What is Matthew 7 all about? Nearly every one in the world can quote the first two words (although they may not know the reference). If they read the entire verse, they may get an inkling of what it is trying to convey. “Judge not, that ye be not judged.” So, you’re not supposed to judge, so that you won’t be judged. Is that it precisely? No, verse 2 goes on to say that we will be judged by the same standards we judge by. So if you can’t live up to the standards you are judging by, you could be in trouble.
The chapter goes on to elaborate, giving the example of the mote and the beam. But notice what it says at the end of the example: If you first take the beam out of your own eye, then you can see clearly to take the mote out of your brother’s eye. In other words, the only reason it was wrong in the first place to take note of the mote in your brother’s eye was because you had something bigger in your own eye. But if you have nothing in your own eye, it’s OK to offer to take the mote out of your brother’s eye. You are doing him a favor.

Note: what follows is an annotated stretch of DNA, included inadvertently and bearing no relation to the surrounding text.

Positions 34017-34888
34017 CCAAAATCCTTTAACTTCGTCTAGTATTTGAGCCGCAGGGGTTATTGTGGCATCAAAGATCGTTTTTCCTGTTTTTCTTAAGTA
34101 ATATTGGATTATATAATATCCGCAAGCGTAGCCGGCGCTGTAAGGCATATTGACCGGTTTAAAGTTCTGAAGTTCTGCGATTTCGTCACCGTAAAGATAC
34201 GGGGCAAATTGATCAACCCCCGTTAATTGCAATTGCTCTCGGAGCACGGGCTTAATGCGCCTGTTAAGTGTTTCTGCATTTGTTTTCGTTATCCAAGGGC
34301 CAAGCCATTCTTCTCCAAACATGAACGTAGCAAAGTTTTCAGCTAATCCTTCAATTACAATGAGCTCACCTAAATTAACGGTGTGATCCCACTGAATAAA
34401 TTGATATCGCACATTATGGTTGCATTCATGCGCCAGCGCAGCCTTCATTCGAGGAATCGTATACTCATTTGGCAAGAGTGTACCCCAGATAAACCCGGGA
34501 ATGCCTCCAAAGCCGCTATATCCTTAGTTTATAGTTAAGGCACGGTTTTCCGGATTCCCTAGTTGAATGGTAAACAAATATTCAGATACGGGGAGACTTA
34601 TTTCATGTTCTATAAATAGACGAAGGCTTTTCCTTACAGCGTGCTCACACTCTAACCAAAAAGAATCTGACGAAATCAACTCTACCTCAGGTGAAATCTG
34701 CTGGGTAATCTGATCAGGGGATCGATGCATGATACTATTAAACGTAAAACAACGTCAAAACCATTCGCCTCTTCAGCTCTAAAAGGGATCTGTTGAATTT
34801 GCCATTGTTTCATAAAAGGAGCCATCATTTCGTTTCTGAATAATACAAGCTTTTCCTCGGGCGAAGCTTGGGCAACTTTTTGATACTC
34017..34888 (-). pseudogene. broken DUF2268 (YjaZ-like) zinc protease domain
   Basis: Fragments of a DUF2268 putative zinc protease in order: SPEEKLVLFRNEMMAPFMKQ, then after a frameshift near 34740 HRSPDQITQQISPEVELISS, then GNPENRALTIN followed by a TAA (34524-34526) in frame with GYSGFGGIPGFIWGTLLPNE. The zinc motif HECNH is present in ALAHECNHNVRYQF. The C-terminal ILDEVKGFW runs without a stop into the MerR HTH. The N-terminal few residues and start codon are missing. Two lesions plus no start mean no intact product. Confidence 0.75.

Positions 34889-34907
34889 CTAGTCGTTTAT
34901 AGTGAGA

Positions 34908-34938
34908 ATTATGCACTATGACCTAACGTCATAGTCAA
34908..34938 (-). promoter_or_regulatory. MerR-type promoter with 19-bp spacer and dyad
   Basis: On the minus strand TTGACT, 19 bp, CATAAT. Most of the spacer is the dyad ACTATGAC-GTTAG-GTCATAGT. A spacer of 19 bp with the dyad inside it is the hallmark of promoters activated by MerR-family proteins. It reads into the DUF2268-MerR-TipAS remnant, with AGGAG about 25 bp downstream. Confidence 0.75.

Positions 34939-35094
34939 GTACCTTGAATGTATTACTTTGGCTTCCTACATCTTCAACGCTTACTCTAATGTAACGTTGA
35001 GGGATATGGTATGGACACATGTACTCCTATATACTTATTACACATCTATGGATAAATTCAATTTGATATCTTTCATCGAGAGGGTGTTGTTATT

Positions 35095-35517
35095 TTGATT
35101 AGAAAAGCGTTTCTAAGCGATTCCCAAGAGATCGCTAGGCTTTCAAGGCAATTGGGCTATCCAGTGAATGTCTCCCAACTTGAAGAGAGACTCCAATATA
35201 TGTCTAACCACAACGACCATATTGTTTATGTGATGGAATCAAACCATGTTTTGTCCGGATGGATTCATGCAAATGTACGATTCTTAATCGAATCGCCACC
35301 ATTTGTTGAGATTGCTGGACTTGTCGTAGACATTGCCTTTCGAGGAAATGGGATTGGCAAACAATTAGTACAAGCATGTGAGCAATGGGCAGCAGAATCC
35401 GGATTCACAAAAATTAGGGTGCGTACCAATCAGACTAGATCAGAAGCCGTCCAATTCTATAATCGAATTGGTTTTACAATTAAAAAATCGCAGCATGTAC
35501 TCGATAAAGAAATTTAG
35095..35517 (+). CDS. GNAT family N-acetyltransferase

The rest of the chapter is all about judging. “Don’t throw that which is holy to the dogs, and don’t cast your pearls before swine.” You have to identify “dogs” and “swine.” That is judging.
There is a warning about the broad gate and the narrow gate. That involves judgement (and often involves judging people, because it is people who would lead us to one gate or the other). It warns us against false prophets. We have to judge who are the false prophets.
It goes on with an elaborate discussion on good fruit and bad fruit. “Ye shall know them by their fruit.” Judging, again.
We have the warning of the wise man and the foolish man. In the example, it is easy to “judge” between them.
Let him who calls Christians intolerant because we reject his behaviour which God has already judged, beware that he will be judged by the same yardstick that he judges with. It seems that the people who cry intolerance the loudest are the most intolerant.